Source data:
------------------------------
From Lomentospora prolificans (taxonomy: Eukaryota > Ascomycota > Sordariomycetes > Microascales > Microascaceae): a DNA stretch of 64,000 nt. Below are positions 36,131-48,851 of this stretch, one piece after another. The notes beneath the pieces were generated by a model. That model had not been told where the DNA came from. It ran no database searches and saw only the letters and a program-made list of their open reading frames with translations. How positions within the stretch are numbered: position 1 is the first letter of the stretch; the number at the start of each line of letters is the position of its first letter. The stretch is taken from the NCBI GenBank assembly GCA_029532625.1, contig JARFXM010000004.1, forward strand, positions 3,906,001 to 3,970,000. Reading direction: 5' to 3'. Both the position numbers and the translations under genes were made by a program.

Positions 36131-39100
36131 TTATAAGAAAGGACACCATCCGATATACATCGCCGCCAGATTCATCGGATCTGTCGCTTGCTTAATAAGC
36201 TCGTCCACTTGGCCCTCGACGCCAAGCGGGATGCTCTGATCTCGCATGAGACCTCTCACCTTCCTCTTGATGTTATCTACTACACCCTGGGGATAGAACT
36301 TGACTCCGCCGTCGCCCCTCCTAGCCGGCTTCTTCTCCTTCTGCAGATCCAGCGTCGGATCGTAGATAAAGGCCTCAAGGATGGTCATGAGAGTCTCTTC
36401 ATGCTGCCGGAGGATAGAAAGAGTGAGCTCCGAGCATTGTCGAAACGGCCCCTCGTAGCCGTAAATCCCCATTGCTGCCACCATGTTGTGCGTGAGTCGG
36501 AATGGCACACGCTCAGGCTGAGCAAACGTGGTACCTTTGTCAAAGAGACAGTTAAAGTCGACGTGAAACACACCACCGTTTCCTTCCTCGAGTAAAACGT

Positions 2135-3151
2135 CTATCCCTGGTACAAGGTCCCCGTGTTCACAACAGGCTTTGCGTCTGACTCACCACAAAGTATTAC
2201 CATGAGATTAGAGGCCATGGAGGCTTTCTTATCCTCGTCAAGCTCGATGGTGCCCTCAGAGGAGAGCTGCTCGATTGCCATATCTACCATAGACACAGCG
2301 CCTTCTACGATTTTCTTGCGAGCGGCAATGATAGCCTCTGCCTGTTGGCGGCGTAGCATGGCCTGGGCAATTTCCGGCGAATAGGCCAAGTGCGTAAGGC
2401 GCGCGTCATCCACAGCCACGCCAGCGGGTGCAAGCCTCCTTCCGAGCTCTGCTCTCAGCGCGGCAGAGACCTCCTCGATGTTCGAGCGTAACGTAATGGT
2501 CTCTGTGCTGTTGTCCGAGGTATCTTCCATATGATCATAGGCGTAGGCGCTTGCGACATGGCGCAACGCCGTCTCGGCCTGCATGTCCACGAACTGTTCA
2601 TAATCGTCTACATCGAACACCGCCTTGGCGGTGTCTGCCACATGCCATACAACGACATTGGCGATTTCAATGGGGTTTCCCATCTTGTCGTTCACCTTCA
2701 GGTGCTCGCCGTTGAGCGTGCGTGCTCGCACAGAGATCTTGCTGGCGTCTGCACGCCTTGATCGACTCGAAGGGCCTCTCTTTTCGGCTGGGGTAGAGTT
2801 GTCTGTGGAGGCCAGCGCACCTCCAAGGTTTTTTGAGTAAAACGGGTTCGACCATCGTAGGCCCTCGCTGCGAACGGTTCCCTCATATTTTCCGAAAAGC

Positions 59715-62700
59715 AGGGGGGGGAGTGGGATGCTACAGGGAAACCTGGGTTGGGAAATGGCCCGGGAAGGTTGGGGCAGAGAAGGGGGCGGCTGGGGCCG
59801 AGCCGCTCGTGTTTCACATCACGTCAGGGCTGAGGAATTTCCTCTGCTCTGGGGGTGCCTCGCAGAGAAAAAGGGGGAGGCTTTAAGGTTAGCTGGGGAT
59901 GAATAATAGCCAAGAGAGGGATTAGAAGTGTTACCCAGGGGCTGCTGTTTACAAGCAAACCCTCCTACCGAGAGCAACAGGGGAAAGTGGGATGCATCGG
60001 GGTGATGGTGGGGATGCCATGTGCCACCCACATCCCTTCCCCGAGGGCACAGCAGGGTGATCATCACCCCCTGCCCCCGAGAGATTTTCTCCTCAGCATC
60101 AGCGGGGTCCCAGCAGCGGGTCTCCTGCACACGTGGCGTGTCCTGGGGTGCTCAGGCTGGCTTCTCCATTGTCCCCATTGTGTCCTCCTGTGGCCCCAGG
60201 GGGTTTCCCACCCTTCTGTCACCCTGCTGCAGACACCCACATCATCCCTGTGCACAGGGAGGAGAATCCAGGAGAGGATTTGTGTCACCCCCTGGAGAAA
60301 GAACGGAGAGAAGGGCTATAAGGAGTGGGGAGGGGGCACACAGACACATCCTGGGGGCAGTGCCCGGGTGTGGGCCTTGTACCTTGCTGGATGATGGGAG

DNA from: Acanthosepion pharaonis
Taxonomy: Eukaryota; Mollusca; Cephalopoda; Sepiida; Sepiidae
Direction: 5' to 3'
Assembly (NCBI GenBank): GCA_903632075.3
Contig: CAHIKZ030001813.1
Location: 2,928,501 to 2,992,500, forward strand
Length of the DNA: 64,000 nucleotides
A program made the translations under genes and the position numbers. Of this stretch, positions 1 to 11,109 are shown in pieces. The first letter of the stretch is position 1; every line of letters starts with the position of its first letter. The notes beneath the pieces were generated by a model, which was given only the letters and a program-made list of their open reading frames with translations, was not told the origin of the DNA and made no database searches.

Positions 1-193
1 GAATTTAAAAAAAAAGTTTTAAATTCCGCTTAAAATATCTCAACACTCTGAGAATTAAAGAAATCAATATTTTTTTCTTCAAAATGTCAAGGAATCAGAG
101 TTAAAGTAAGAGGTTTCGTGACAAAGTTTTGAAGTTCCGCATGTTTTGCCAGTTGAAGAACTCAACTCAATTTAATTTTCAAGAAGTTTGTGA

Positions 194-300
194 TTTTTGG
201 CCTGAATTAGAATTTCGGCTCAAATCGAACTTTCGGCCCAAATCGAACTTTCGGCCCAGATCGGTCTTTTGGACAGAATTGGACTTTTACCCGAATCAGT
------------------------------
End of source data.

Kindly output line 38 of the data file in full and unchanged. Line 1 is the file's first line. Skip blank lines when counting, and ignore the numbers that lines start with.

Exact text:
201 CCTGAATTAGAATTTCGGCTCAAATCGAACTTTCGGCCCAAATCGAACTTTCGGCCCAGATCGGTCTTTTGGACAGAATTGGACTTTTACCCGAATCAGT